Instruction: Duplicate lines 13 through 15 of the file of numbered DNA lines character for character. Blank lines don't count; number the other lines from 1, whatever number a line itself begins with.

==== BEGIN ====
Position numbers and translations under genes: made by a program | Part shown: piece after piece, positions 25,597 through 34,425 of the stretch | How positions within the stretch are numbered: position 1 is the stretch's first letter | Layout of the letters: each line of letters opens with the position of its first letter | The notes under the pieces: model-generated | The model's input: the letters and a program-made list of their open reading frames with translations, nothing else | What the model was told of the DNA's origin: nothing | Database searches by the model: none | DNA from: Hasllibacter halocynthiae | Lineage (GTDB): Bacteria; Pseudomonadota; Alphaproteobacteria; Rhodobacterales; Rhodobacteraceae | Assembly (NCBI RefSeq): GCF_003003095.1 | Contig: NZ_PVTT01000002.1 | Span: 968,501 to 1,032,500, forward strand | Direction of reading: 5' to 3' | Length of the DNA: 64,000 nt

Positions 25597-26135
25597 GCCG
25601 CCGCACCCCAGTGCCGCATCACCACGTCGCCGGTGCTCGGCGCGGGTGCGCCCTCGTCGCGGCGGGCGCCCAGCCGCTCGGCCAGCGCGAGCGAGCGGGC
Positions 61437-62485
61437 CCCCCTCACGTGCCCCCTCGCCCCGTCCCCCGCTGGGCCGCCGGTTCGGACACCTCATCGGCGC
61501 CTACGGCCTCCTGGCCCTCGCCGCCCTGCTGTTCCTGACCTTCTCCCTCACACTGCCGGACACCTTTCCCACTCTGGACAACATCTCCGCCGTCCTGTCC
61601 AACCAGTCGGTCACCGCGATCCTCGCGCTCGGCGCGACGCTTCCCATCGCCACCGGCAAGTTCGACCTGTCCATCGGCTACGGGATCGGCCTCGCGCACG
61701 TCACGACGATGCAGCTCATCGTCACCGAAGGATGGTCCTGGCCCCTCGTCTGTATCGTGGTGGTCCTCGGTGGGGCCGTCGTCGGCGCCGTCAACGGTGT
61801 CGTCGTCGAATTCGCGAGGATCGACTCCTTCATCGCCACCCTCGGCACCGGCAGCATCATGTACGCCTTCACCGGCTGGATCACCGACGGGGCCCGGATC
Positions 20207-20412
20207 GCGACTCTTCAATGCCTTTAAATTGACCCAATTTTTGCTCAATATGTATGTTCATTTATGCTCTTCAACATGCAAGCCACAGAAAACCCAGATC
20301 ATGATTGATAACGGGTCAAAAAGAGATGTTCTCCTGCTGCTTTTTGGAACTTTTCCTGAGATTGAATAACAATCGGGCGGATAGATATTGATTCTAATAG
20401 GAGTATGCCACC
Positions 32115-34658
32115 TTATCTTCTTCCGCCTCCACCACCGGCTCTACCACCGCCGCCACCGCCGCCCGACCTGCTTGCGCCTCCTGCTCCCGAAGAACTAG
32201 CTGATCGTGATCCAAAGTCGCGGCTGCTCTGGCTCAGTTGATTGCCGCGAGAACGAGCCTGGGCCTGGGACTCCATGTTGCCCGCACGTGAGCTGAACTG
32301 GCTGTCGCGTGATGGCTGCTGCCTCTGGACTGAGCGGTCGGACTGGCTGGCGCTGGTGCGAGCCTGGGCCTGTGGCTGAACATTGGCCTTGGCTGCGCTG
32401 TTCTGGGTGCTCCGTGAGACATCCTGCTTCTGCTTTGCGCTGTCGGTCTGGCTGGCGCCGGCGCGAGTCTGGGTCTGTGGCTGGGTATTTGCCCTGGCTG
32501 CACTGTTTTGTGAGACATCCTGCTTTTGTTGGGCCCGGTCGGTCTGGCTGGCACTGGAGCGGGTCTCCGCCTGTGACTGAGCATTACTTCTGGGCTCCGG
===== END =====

20301 ATGATTGATAACGGGTCAAAAAGAGATGTTCTCCTGCTGCTTTTTGGAACTTTTCCTGAGATTGAATAACAATCGGGCGGATAGATATTGATTCTAATAG
20401 GAGTATGCCACC
Positions 32115-34658